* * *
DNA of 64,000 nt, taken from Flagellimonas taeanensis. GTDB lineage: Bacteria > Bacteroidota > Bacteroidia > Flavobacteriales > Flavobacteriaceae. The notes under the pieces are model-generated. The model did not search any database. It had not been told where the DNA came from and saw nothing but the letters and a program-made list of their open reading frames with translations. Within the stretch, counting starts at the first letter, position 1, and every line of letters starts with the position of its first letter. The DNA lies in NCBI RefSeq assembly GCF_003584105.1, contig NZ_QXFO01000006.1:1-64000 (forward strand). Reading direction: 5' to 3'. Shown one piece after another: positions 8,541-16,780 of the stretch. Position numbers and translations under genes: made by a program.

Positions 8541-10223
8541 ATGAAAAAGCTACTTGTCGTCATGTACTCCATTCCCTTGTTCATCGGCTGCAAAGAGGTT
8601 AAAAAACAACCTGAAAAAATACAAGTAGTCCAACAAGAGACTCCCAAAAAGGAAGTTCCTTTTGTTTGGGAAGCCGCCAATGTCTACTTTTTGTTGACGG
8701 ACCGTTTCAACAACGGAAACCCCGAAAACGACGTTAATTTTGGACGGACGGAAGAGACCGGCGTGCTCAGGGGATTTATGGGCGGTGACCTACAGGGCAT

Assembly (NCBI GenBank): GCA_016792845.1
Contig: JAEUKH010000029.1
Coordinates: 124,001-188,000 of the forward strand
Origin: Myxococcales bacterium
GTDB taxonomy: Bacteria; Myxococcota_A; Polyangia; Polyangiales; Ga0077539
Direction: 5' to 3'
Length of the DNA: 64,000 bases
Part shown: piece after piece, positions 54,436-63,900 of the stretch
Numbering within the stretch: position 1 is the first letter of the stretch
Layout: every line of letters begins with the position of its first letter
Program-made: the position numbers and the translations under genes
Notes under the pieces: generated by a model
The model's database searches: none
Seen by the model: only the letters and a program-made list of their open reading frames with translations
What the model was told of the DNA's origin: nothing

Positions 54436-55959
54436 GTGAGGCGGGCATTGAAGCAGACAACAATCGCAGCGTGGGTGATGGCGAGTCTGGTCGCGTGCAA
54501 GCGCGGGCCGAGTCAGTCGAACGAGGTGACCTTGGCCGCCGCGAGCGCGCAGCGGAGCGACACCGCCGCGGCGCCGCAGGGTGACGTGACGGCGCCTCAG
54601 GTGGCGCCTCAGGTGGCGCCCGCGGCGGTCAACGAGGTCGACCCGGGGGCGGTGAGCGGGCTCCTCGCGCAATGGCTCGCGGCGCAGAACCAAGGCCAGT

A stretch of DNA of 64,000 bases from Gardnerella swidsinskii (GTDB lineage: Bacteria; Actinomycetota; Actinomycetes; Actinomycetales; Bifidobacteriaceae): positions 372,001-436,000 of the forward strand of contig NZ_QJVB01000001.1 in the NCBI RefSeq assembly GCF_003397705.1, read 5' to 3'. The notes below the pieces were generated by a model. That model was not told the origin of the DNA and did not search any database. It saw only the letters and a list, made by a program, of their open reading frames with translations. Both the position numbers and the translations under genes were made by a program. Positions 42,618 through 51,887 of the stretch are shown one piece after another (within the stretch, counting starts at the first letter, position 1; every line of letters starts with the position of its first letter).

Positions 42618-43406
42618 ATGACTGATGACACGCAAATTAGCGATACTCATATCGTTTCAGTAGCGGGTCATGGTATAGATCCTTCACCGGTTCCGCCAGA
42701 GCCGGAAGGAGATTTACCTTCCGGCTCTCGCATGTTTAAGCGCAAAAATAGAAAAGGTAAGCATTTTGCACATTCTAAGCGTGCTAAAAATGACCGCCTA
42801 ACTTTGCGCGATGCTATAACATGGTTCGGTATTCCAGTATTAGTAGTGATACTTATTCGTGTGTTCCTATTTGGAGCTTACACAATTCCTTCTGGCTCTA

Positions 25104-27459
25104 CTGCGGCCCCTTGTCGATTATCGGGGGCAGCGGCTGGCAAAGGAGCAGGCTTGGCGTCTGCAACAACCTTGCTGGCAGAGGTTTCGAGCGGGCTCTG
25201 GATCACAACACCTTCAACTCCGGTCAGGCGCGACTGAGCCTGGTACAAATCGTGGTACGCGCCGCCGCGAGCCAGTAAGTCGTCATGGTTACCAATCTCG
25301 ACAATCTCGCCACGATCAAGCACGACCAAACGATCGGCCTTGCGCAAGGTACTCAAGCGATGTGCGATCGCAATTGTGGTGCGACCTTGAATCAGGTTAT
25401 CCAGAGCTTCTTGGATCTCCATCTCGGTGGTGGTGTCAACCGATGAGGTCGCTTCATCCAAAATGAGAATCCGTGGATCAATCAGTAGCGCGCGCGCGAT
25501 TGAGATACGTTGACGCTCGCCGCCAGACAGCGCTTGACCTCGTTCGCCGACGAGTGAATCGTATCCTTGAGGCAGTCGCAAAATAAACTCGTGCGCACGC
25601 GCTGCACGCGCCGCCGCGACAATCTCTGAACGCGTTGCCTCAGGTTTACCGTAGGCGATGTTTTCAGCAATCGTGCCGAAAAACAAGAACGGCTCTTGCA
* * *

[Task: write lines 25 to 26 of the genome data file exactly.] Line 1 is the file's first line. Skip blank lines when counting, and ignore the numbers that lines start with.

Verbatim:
A stretch of DNA of 64,000 bases from Gardnerella swidsinskii (GTDB lineage: Bacteria; Actinomycetota; Actinomycetes; Actinomycetales; Bifidobacteriaceae): positions 372,001-436,000 of the forward strand of contig NZ_QJVB01000001.1 in the NCBI RefSeq assembly GCF_003397705.1, read 5' to 3'. The notes below the pieces were generated by a model. That model was not told the origin of the DNA and did not search any database. It saw only the letters and a list, made by a program, of their open reading frames with translations. Both the position numbers and the translations under genes were made by a program. Positions 42,618 through 51,887 of the stretch are shown one piece after another (within the stretch, counting starts at the first letter, position 1; every line of letters starts with the position of its first letter).

Positions 42618-43406